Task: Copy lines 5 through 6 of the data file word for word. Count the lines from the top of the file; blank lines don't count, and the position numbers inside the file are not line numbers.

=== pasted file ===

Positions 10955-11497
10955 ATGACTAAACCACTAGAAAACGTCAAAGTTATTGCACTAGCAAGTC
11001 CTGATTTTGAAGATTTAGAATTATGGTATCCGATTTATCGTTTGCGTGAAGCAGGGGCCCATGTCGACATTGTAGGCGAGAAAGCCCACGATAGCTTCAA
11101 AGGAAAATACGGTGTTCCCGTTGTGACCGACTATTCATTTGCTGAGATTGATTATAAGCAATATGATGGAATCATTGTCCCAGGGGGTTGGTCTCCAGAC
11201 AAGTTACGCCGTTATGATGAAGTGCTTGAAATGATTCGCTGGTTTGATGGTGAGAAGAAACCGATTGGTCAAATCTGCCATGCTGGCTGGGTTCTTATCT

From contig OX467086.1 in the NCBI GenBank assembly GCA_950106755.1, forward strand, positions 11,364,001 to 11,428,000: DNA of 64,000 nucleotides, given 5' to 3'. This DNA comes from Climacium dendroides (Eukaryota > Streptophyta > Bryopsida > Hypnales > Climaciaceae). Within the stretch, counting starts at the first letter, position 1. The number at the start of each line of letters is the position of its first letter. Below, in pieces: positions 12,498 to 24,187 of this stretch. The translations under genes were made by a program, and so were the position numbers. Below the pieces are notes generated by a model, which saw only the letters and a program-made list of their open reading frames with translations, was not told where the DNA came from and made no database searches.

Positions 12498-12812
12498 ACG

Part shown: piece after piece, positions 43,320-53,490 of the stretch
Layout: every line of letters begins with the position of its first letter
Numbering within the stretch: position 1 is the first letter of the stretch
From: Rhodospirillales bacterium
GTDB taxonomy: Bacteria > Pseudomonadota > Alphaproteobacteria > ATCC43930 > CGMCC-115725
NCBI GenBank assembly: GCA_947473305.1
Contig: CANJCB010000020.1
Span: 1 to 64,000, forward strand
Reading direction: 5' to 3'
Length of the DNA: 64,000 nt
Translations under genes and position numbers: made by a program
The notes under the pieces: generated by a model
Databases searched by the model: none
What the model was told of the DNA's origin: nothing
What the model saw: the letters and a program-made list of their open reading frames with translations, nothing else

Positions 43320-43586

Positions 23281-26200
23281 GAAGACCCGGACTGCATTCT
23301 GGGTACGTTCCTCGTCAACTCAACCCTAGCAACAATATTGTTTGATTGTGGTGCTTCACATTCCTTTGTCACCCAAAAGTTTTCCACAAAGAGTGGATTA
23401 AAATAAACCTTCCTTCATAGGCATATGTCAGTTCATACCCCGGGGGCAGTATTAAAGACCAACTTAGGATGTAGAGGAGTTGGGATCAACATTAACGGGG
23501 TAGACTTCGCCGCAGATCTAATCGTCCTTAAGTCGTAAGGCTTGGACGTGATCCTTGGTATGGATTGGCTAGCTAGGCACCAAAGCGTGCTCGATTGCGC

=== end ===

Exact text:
11201 AAGTTACGCCGTTATGATGAAGTGCTTGAAATGATTCGCTGGTTTGATGGTGAGAAGAAACCGATTGGTCAAATCTGCCATGCTGGCTGGGTTCTTATCT

From contig OX467086.1 in the NCBI GenBank assembly GCA_950106755.1, forward strand, positions 11,364,001 to 11,428,000: DNA of 64,000 nucleotides, given 5' to 3'. This DNA comes from Climacium dendroides (Eukaryota > Streptophyta > Bryopsida > Hypnales > Climaciaceae). Within the stretch, counting starts at the first letter, position 1. The number at the start of each line of letters is the position of its first letter. Below, in pieces: positions 12,498 to 24,187 of this stretch. The translations under genes were made by a program, and so were the position numbers. Below the pieces are notes generated by a model, which saw only the letters and a program-made list of their open reading frames with translations, was not told where the DNA came from and made no database searches.